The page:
DXR is a code search and navigation tool aimed at making sense of large projects. It supports full-text and regex searches as well as structural queries.

Mercurial (b3ecb5aef45a)

VCS Links

Line Code
1 2 3 4 5 6 7 8 9 10 11 12 13 14 15 16 17 18 19 20 21 22 23 24 25 26 27 28 29 30 31 32 33 34 35 36 37 38 39 40 41 42 43 44 45 46 47 48 49 50 51 52 53 54 55 56 57 58 59 60 61 62 63 64 65 66 67 68 69 70 71 72 73 74 75 76 77 78 79 80 81 82 83 84 85 86 87 88 89 90 91 92 93 94 95 96 97 98 99 100 101 102 103 104 105 106 107 108 109 110 111 112 113 114 115 116 117 118 119
                                                        Darin Fisher
                                                        darin@netscape.com
                                                        8/8/2001

                            HTTP DESIGN NOTES


CLASS BREAKDOWN

  nsHttpHandler
    - implements nsIProtocolHandler
    - manages preferences
    - owns the authentication cache
    - holds references to frequently used services

  nsHttpChannel
    - implements nsIHttpChannel
    - talks to the cache
    - initiates http transactions
    - processes http response codes
    - intercepts progress notifications

  nsHttpConnection
    - implements nsIStreamListener & nsIStreamProvider
    - talks to the socket transport service
    - feeds data to its transaction object
    - routes progress notifications

  nsHttpConnectionInfo
    - identifies a connection

  nsHttpTransaction
    - implements nsIRequest
    - encapsulates a http request and response
    - parses incoming data

  nsHttpChunkedDecoder
    - owned by a transaction
    - removes chunked decoding

  nsHttpRequestHead
    - owns a nsHttpHeaderArray
    - knows how to fill a request buffer

  nsHttpResponseHead
    - owns a nsHttpHeaderArray
    - knows how to parse response lines
    - performs common header manipulations/calculations

  nsHttpHeaderArray
    - stores http "<header>:<value>" pairs

  nsHttpAuthCache
    - stores authentication credentials for http auth domains

  nsHttpBasicAuth
    - implements nsIHttpAuthenticator
    - generates BASIC auth credentials from user:pass


ATOMS

  nsHttp:: (header namespace)

  eg. nsHttp::Content_Length


TRANSACTION MODEL

  InitiateTransaction -> ActivateConnection -> AsyncWrite, AsyncRead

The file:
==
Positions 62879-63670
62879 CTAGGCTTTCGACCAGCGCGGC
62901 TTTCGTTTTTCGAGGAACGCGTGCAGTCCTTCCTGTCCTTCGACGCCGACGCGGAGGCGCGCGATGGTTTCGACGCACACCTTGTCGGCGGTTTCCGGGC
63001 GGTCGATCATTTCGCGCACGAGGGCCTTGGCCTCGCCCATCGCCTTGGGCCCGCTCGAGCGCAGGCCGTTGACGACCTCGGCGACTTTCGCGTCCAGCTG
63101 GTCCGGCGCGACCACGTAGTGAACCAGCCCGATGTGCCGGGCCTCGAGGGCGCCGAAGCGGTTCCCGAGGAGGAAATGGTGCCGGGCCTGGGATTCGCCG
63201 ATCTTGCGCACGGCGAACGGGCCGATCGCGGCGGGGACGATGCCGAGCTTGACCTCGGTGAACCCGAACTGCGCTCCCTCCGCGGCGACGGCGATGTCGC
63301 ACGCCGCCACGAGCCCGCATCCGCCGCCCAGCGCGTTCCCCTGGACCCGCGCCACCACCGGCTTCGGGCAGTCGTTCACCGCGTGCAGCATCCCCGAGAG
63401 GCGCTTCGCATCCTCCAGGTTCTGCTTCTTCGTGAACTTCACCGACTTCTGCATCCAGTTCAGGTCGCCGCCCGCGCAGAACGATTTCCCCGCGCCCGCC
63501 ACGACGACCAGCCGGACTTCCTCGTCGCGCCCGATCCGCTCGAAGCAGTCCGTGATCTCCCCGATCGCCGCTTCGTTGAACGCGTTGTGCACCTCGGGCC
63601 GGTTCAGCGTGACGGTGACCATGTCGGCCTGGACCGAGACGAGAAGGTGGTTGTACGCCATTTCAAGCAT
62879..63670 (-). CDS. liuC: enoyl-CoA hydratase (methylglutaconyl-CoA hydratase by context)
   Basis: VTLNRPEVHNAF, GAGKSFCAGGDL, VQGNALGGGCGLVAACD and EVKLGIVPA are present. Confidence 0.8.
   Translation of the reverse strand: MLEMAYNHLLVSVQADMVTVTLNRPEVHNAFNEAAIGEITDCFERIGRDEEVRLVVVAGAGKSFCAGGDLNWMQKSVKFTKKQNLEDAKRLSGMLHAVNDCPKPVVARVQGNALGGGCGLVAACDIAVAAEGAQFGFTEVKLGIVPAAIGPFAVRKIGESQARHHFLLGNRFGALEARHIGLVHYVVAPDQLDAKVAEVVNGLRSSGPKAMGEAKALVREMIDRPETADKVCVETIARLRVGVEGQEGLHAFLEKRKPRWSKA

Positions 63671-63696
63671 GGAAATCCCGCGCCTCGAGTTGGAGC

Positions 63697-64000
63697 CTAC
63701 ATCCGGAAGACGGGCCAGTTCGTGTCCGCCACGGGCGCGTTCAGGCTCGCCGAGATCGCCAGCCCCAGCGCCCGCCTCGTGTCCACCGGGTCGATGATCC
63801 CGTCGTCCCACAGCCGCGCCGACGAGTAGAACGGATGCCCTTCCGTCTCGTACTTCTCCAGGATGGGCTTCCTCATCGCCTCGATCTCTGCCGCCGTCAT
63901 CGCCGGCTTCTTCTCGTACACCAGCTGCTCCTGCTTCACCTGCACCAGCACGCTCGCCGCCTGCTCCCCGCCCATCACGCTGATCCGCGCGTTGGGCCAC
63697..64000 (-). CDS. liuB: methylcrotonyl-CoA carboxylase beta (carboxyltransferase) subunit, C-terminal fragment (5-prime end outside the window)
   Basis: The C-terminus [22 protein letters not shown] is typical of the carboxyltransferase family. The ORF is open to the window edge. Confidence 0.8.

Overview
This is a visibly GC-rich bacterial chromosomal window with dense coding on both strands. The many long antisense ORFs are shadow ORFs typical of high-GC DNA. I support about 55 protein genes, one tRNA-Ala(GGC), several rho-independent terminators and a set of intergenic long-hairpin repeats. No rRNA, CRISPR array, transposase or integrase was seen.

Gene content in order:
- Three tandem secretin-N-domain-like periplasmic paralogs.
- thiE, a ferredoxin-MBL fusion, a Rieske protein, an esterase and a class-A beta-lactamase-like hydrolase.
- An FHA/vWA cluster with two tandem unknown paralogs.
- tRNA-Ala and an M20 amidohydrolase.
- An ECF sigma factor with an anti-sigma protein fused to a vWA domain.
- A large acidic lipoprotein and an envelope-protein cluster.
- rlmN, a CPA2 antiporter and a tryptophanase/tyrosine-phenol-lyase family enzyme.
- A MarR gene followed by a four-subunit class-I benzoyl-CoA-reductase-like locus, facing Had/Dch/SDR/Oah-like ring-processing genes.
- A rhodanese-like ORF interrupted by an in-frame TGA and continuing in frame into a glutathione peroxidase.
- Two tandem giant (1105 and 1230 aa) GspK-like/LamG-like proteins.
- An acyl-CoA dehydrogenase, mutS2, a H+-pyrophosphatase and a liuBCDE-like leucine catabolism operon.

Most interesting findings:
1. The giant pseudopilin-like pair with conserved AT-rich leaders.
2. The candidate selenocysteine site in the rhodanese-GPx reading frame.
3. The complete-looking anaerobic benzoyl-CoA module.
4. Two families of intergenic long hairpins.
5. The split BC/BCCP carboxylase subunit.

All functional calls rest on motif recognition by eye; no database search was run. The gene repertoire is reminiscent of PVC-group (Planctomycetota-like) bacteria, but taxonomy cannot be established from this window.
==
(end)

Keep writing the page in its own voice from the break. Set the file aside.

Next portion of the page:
The channel creates transactions, and passes them to the handler via
  InitiateTransaction along with a nsHttpConnectionInfo object
  identifying the requested connection.  The handler either dispatches
  the transaction immediately or queues it up to be dispatched later,
  depending on whether or not the limit on the number of connections
  to the requested server has been reached.  Once the transaction can
  be run, the handler looks for an idle connection or creates a new
  connection, and then (re)activates the connection, assigning it the
  new transaction.

  Once activated the connection ensures that it has a socket transport,
  and then calls AsyncWrite and AsyncRead on the socket transport.  This
  begins the process of talking to the server.  To minimize buffering,
  socket transport thread-proxying is completely disabled (using the flags
  DONT_PROXY_LISTENER | DONT_PROXY_PROVIDER | DONT_PROXY_OBSERVER with
  both AsyncWrite and AsyncRead).  This means that the nsHttpConnection's
  OnStartRequest, OnDataAvailable, OnDataWritable, and OnStopRequest
  methods will execute on the socket transport thread.

  The transaction defines (non-virtual) OnDataReadable, OnDataWritable, and
  OnStopTransaction methods, which the connection calls in response to
  its OnDataAvailable, OnDataWritable, and OnStopRequest methods, respectively.
  The transaction owns a nsStreamListenerProxy created by the channel, which
  it uses to transfer data from the socket thread over to the client's thread.
  To mimize buffering, the transaction implements nsIInputStream, and passes
  itself to the stream listener proxy's OnDataAvailable.  In this way, we
  have effectively wedged the response parsing between the socket and the
  thread proxy's buffer.  When read, the transaction turns around and reads
  from the socket using the buffer passed to it.  The transaction scans the
  buffer for headers, removes them as they are detected, and copies the headers
  into its nsHttpResponseHead object.  The rest of the data remains in the
  buffer, and is proxied over to the client's thread to be handled first by the
  http channel and eventually by the client.

  There are several other major design factors, including:

    - transaction cancelation
    - progress notification
    - SSL tunneling
    - chunked decoding
    - thread safety
    - premature EOF detection and transaction restarting
    - pipelining (not yet implemented)


CACHING

<EOF>